The Bottom - these people suck the life out of you because nothing is ever good enough for them. They take energy and motivation out of the environment.
The Middle - these people are happy and positive when things are going well, but down when adversity strikes. Circumstances dictate their attitude.
The Top - these people maintain a positive attitude even through the storms. They are the kind of people we should try to be and spend our time with.
Remember the first element on the list of a conducive environment: “others are ahead of me”? It’s not always comfortable to spend time with people who are “larger” than ourselves, but it is always beneficial. These are people of integrity with positive attitudes. They are ahead of us professionally, but who also lift us up instead of knocking us down. These people take the high road and never the low. And above all, they are continuously growing! Make a list of the people who are currently most influential in your life: friends, family, colleagues, employers, mentors, and so on. Be sure to also include anyone you spend a substantial amount of time with. Scan the list and determine who is “larger” than you. If the majority of the people on your list are not stretching you, you need to find additional people who will help you change and grow. You may also need to consider minimizing your time with people who you know have a negative impact on your attitude or growth, if not pulling them out of your garden altogether.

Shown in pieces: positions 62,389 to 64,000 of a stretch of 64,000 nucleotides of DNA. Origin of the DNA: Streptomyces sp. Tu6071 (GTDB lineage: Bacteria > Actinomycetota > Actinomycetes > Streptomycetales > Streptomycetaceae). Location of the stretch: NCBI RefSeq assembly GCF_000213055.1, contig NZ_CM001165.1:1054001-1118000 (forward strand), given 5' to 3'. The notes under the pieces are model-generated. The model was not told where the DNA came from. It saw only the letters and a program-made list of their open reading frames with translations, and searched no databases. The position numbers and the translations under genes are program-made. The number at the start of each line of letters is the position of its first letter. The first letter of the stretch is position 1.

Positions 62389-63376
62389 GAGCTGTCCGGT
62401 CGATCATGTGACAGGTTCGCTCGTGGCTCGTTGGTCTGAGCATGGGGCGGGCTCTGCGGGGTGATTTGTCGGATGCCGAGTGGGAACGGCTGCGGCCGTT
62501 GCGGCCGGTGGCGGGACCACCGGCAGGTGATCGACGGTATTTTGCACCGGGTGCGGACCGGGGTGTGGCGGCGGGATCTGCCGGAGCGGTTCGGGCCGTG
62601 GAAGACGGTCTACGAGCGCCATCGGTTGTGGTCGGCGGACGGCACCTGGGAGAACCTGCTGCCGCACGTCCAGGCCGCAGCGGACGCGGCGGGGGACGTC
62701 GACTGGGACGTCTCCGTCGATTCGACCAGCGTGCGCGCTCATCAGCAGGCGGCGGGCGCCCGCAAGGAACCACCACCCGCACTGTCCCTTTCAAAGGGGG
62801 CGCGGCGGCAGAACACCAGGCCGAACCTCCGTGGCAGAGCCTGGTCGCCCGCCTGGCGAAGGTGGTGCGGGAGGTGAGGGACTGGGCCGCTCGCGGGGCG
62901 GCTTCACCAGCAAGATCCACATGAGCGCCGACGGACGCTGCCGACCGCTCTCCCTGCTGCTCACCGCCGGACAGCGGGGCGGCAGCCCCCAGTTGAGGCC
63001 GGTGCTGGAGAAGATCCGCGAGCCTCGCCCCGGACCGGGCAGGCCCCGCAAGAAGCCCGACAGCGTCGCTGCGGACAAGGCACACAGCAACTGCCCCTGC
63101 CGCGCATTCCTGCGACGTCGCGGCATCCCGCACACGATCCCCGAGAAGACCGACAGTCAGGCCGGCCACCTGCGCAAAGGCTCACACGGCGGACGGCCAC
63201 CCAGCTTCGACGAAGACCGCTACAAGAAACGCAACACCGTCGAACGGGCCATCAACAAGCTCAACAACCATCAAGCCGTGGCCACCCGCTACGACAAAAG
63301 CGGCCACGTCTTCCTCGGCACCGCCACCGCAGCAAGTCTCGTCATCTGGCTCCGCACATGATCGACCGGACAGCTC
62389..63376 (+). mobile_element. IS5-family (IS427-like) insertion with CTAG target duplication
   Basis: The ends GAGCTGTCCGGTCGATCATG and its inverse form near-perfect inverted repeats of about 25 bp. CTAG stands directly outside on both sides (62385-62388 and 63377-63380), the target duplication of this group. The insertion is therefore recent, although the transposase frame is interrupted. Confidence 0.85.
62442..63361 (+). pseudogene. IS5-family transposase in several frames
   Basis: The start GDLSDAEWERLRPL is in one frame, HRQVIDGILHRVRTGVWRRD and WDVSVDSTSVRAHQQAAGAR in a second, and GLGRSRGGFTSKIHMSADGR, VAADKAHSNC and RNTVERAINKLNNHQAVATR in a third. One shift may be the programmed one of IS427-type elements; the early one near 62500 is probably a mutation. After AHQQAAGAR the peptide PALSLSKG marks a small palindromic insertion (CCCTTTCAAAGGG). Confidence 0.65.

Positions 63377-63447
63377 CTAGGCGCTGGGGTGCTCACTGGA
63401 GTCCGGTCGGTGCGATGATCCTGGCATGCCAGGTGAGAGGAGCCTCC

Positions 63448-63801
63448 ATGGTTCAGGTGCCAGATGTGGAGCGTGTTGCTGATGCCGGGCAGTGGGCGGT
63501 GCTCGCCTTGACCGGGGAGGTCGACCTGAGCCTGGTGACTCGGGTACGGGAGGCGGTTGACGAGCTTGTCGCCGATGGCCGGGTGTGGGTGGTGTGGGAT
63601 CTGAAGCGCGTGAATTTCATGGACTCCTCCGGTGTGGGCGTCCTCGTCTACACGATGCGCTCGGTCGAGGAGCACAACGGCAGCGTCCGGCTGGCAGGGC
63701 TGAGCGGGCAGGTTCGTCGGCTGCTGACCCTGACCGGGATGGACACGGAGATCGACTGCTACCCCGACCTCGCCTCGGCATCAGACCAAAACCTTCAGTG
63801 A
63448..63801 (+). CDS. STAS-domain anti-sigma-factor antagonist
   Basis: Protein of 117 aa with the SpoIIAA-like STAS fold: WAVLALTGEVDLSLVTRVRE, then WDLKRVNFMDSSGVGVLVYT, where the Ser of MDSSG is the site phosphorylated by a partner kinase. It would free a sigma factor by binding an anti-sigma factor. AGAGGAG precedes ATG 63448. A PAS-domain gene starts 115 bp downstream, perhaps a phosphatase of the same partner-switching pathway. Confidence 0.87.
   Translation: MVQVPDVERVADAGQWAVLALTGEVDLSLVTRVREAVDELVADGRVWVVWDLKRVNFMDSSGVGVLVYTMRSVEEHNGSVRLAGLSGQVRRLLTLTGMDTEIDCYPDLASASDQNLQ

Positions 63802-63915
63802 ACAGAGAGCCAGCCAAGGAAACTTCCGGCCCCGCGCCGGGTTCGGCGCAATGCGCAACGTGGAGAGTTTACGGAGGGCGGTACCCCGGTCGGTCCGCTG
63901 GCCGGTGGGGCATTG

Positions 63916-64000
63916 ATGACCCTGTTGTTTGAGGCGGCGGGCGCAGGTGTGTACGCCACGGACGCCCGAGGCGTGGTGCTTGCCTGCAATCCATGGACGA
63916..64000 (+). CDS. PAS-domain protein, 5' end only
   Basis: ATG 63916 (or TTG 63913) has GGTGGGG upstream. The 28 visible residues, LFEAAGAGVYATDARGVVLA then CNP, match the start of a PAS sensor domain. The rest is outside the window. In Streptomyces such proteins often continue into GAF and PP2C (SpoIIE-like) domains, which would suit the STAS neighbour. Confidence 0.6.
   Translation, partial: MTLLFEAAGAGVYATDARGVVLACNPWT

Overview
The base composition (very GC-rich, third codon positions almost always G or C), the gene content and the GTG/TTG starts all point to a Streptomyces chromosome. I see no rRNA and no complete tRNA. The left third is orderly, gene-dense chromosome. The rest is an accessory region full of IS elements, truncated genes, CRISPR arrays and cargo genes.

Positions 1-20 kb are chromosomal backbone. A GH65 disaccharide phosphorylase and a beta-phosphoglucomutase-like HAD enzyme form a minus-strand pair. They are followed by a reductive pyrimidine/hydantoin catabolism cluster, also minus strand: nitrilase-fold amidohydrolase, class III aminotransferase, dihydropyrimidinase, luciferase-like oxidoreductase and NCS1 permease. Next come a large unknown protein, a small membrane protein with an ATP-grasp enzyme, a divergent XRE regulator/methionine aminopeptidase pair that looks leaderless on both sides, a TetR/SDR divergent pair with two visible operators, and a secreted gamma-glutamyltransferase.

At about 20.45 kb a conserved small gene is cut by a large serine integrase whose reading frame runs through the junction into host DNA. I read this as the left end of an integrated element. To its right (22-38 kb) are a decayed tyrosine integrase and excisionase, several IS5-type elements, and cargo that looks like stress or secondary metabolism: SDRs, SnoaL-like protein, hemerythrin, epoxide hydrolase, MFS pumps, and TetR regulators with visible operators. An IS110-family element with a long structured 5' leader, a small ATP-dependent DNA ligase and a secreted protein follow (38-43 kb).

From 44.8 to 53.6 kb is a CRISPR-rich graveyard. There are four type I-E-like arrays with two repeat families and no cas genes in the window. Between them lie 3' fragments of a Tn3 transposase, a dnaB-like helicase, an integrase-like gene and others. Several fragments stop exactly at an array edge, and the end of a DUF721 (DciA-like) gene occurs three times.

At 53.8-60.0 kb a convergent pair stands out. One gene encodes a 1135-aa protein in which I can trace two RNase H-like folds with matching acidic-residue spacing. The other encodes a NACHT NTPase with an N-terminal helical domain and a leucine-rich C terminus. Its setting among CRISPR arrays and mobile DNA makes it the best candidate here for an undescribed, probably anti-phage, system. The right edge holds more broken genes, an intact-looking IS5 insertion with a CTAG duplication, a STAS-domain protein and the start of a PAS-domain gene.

4) Challenge Yourself in Your New Environment
A better growth environment won’t help you much if you don’t do everything in your power to make the most of it! Significant growth will not happen in your life if you are not intentional about finding and creating growth opportunities. This means that you need to be continuously challenged. Set specific goals for yourself that are beyond your current capabilities and look for the best potential growth opportunity each week, follow through on it, and learn from it!
What are you looking to learn?
How can you be positively influenced by someone else?
What can you apply to your current situation to make it better?
Who do others know, what have they read, or what have they done that can help you find more growth opportunities?
What feedback or advice can others who are “larger” than you offer that might support your growth?
5) Move Forward Despite Criticism
Growth always comes from taking action, but taking action almost always brings criticism from others. Poet Ralph Waldo Emerson once observed that “whatever course you decide upon, there is always someone to tell you that you are wrong. There are always difficulties arising which tempt you to believe that your critics are right.” Before making a major change, seek wise counsel if you can and from someone in that “larger than me” list, but make your own decisions. You are accountable for the choices you make in your life, not anyone else. Some will support you, some will criticize you; some will try to lift you up, some will try to pull you down — but “someone’s opinion of you does not have to become your reality.” Move forward anyway. To reach your potential, you must do what others believe you can’t, and you must do what even you believe you can’t. Most people underestimate themselves, but if you don’t try to create the future you want, you must endure the future you get.